reportage Government


Ajit Doval in theory and practice

By PRAVEEN DONTHI | 1 September 2017



PRIME MINISTER Narendra Modi and US President Donald Trump addressed a joint press conference at the Rose Garden of the White House on the afternoon of 27 June. This followed the first meeting between the two leaders, and now each stood at a lectern with his prepared remarks. Trump addressed the audience first. “I’m proud to announce to the media, to the American people and to the Indian people, that Prime Minister Modi and I are world leaders in social media,” he said, drawing some laughter, before plunging into the usual diplomatic boilerplate. As Trump plodded on—“I look forward to working with you, Mister Prime Minister, to create jobs in our countries”—a gust of wind swept away some of Modi’s papers.

Ajit Doval sprang into action. From his seat in the front row—where he was seated alongside the Indian foreign secretary, the Indian ambassador to Washington and other high officials—the National Security Advisor rose faster than any of his fellows to gather the loose sheets from the lawn, bundle them together, and hand them back to his boss on the podium. Before he retreated, the compact 72-year-old, dressed as usual in a studiously nondescript suit and tie, also attentively replaced the cover on Modi’s glass of water—another victim of the wind. Modi later delivered his speech without incident.

The Press Trust of India issued a short dispatch describing the incident. This was soon published by a host of India’s major media outlets, each adding to it a dramatic headline: “How NSA Doval rescued PM Modi at White House event,” “When Ajit Doval saved Modi from embarrassment at White House,” and more in the same vein. These were passed around on social media—the NSA has several fan pages on Facebook and Twitter, with tens of thousands of followers between them. News channels broadcast footage of the scene. Before the day was done, Doval’s heroics had become a minor sensation.

AJIT DOVAL is India’s most powerful security bureaucrat. Appointed by and answerable only to the prime minister, he heads the National Security Council, an advisory body that includes the ministers of home, finance, defence and external affairs. A step lower down in the organisational hierarchy under the NSC is the Strategic Policy Group, which includes the secretaries of each of the ministries represented on the council, the heads of each branch of the armed forces, and the heads of India’s primary intelligence agencies—the Intelligence Bureau, or IB, and the Research and Analysis Wing, or RAW. The National Security Advisor is responsible for planning and coordinating the government’s efforts in pursuit of a coherent strategy for India’s protection, domestically and internationally. He also acts as the main filter of security-related information and advice between government organs and the prime minister, particularly when it comes to intelligence. On top of that, as the chairperson of the executive council of the Nuclear Command Authority, he recommends action on the control of India’s nuclear arsenal to the NCA’s ultimate authority, a political council chaired by the prime minister.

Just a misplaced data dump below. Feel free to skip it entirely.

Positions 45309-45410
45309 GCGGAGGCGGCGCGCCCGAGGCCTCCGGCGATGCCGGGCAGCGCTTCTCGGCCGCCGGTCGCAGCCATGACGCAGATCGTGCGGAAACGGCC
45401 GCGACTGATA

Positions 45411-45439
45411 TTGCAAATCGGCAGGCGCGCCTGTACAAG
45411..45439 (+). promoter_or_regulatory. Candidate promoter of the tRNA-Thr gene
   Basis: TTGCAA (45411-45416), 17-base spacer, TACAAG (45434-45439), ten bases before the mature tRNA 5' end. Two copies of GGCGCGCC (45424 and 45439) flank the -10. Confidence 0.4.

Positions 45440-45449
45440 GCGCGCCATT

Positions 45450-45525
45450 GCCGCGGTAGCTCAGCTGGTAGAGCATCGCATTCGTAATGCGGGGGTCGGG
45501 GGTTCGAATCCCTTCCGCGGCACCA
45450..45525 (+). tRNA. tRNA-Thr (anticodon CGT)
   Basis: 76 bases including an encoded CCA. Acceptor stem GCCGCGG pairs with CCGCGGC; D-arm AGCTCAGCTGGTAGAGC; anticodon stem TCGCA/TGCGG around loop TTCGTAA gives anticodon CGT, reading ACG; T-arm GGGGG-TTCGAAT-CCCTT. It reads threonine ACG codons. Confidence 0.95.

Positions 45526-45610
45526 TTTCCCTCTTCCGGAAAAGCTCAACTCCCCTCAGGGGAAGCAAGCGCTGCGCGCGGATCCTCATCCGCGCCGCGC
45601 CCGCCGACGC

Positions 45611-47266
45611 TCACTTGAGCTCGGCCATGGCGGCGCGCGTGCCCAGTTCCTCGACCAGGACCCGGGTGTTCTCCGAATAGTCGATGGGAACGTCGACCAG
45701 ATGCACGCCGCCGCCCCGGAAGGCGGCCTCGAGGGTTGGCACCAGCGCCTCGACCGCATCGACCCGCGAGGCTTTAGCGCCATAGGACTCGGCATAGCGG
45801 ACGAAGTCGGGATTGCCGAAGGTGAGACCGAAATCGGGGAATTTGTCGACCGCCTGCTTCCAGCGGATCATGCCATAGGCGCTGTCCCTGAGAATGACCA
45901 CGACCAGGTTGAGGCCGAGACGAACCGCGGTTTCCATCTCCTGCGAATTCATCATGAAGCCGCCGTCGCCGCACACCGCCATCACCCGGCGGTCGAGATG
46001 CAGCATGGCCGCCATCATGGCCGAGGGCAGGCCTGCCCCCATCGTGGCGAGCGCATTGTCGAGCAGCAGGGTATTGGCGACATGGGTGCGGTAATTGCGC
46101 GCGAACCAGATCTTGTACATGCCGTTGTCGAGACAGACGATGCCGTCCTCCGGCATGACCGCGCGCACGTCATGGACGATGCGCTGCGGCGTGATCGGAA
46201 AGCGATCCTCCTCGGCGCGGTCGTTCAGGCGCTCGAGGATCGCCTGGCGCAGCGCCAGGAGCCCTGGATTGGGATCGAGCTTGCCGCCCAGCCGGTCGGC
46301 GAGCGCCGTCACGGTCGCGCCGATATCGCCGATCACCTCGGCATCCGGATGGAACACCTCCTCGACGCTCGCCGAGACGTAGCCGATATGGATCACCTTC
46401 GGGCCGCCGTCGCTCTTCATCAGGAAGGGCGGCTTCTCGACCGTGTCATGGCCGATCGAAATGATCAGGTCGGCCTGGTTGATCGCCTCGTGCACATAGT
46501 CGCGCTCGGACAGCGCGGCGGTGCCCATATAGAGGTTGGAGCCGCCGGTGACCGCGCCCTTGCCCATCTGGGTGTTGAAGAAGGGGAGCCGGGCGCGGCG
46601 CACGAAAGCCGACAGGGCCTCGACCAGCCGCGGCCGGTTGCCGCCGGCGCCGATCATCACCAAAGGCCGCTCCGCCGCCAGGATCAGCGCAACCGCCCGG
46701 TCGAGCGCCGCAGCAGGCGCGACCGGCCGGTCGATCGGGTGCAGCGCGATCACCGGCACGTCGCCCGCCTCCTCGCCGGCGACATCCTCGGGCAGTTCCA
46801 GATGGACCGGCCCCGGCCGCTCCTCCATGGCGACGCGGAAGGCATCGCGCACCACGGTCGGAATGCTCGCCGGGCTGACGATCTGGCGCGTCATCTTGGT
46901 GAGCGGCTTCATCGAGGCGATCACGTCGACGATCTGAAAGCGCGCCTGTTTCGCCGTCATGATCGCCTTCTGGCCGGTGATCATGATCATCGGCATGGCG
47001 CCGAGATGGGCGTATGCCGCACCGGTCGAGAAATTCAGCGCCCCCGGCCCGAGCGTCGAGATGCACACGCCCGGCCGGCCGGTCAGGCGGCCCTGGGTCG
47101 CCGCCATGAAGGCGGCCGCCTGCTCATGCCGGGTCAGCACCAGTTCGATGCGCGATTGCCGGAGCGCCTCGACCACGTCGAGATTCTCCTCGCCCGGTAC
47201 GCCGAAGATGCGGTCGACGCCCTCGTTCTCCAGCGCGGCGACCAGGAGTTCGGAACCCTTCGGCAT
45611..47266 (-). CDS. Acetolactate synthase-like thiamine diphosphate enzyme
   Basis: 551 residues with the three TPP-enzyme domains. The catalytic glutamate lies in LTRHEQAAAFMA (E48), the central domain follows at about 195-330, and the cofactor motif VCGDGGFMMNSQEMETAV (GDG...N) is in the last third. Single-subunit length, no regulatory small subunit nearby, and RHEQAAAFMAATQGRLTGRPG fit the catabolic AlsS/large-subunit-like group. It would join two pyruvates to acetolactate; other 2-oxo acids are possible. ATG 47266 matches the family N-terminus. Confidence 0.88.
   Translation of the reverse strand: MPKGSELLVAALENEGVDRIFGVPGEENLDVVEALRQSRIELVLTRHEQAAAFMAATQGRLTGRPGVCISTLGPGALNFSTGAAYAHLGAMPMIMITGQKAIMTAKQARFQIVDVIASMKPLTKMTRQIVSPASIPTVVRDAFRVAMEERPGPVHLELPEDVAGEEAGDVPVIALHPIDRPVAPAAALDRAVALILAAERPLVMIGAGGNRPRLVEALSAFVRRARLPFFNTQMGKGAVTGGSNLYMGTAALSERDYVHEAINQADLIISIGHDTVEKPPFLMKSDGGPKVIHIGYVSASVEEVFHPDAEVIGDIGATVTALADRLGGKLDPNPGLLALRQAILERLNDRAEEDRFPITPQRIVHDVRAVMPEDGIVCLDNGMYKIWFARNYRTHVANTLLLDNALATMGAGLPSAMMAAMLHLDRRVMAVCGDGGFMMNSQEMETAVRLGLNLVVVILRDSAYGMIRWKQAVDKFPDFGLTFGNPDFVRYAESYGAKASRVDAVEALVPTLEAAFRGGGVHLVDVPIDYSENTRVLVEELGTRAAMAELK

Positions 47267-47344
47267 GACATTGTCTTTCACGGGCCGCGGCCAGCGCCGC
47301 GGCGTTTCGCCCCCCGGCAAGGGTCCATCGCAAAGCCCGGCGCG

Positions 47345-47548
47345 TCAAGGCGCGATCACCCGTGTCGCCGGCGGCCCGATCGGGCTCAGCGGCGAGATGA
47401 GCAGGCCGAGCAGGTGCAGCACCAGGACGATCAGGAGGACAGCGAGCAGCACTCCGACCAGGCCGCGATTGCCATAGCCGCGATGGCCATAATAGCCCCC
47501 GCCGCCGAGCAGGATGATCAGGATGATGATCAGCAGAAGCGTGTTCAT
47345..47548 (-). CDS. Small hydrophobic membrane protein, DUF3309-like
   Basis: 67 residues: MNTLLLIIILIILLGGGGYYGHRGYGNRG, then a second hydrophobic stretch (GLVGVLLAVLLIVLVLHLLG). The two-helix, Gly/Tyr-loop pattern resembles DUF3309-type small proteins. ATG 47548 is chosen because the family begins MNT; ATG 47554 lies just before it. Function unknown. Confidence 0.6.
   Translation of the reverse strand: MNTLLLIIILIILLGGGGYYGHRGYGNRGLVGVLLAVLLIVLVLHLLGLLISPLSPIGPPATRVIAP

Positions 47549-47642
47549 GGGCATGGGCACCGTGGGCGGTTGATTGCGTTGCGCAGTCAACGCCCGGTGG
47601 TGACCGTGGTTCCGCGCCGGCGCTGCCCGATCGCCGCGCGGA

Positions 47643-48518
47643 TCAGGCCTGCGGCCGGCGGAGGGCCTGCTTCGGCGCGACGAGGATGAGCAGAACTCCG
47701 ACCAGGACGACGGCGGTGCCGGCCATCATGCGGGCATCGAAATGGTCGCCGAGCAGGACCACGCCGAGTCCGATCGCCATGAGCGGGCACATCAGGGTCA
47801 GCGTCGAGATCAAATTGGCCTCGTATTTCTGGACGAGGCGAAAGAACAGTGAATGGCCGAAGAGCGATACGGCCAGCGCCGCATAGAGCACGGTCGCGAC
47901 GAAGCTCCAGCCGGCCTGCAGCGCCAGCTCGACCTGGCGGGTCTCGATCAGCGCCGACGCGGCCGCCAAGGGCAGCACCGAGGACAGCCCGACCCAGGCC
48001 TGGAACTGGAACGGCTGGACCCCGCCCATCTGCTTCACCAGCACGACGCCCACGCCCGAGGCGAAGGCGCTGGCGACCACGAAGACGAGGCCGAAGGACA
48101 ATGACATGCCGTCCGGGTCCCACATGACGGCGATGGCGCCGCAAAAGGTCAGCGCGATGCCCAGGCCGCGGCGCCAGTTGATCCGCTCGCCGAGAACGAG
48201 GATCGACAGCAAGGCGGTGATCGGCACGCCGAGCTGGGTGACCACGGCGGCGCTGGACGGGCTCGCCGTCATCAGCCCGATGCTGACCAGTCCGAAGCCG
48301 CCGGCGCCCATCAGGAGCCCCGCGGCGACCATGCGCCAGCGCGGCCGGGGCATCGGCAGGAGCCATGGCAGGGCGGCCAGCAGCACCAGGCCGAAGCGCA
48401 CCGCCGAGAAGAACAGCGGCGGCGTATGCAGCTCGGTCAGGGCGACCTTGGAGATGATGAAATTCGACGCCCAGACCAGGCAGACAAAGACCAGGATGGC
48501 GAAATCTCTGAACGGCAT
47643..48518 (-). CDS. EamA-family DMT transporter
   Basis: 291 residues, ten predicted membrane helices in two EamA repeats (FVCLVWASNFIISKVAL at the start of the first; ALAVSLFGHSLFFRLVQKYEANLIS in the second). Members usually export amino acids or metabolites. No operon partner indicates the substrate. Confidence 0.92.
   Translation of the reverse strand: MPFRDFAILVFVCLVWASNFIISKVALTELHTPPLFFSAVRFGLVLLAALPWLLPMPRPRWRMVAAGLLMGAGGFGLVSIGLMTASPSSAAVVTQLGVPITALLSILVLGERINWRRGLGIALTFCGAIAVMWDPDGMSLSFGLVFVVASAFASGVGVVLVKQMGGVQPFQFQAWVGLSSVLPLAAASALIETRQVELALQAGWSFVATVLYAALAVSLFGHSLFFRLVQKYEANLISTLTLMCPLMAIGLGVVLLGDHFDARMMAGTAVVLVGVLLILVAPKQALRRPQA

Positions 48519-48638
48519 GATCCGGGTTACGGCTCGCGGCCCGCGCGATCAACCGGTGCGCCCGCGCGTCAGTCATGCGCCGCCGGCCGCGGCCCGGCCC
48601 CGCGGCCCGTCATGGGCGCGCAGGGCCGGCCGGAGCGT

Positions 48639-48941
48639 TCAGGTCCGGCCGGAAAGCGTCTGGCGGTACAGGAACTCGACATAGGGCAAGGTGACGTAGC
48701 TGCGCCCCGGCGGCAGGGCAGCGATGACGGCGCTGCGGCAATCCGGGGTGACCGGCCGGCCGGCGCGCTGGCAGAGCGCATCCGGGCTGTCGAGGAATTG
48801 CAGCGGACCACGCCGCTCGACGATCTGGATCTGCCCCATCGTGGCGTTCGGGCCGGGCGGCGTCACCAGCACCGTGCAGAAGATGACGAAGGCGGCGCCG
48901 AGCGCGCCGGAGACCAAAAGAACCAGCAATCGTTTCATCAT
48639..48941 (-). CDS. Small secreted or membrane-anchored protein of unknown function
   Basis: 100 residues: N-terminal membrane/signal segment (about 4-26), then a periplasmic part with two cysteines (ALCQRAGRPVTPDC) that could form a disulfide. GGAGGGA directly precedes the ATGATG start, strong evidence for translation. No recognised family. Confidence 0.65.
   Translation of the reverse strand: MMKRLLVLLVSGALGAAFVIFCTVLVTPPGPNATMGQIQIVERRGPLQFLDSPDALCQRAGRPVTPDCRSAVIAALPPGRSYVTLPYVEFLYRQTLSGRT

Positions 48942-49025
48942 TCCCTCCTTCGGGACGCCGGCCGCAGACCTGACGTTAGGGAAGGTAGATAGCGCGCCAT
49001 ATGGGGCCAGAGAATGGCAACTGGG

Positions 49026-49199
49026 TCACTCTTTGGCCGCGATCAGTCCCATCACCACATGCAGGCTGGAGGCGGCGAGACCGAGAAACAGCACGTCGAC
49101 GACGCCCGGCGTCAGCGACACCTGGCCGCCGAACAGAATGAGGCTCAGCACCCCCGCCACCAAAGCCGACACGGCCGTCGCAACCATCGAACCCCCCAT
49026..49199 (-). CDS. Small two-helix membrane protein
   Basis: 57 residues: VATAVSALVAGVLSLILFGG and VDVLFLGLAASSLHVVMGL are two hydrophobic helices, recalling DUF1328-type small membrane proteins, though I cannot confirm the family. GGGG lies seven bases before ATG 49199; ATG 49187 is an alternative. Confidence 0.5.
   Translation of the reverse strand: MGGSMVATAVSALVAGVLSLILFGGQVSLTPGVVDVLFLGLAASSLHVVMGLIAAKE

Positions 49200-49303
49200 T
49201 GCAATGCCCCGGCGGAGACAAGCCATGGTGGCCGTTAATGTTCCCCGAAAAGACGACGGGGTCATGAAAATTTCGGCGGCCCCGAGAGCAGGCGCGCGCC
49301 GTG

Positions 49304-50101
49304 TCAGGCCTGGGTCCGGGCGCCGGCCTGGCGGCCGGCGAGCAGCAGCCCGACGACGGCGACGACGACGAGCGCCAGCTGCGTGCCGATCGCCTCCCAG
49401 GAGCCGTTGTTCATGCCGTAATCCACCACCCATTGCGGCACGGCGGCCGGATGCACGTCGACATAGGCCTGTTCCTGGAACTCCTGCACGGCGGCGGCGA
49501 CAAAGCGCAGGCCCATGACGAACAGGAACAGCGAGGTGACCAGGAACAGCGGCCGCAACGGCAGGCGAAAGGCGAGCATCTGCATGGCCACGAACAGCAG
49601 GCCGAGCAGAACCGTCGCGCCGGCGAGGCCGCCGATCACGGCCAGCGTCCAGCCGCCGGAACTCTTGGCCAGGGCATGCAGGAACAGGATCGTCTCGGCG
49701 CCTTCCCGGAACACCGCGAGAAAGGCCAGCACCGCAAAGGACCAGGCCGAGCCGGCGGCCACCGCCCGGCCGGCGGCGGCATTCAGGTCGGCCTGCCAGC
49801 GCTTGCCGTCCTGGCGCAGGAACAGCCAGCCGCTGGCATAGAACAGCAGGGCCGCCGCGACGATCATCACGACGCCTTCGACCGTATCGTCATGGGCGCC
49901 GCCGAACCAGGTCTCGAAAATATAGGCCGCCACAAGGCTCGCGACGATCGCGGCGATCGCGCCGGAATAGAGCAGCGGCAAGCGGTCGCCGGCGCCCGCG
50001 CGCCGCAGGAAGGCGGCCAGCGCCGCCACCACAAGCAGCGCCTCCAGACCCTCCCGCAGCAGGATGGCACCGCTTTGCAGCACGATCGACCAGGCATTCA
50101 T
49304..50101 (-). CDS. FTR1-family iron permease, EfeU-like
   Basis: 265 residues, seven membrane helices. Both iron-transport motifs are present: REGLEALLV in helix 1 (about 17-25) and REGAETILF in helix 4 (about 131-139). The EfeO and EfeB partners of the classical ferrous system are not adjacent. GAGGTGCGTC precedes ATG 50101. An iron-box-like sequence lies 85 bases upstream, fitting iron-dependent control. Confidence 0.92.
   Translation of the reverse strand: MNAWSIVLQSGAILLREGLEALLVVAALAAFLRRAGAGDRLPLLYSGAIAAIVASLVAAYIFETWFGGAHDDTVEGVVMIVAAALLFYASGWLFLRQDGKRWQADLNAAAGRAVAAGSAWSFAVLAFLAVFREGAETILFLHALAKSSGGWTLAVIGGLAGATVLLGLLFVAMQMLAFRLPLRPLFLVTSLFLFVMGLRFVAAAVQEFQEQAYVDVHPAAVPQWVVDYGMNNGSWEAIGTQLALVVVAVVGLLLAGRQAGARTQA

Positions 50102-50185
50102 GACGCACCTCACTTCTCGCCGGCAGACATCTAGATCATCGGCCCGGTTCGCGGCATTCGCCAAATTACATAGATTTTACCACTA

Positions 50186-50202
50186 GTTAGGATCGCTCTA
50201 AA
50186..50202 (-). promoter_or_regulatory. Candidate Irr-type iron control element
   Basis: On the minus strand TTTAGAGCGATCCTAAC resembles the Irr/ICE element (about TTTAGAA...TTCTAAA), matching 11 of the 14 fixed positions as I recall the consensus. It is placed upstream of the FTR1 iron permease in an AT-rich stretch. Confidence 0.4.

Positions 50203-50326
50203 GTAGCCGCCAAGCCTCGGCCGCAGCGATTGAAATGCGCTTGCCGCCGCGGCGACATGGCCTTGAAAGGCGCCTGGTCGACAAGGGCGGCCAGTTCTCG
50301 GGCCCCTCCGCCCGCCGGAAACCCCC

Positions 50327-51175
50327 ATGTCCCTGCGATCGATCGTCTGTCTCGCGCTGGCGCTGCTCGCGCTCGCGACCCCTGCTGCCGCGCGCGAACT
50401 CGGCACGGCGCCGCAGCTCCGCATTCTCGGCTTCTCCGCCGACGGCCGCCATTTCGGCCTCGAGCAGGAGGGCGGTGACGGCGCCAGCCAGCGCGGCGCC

Those are the official bounds of Doval’s power. The real bounds of it are unclear, especially given the cloak-and-dagger nature of his work, but many familiar with the inner mechanics of the government are convinced that these transcend the official limits. Doval is among the few to constantly have the ear of a prime minister who has centralised power more than any of his predecessors in decades. An analyst who has worked with the NSA told me he has immense influence over the home ministry, the defence ministry and the ministry of external affairs. A former member of the cabinet secretariat said that Doval bypasses the command structures of India’s intelligence agencies and deals directly with their operatives. He also said that Doval acts as one of Modi’s main diplomatic counsellors, rivalled only by the foreign secretary. A Bloomberg report in 2016 stated that “some consider Ajit Doval the most powerful person in India after Prime Minister Narendra Modi.”

(Subscribe to The Caravan to read the full story. Click here for a digital subscription or email for a print subscription.)

Praveen Donthi is a Staff Writer at The Caravan. He is trained as a researcher in modern Indian history and became a journalist by accident. He has previously worked for Tehelka, Hindustan Times and Deccan Herald.


3 thoughts on “Undercover”

Leave a Reply

Your email address will not be published. Required fields are marked *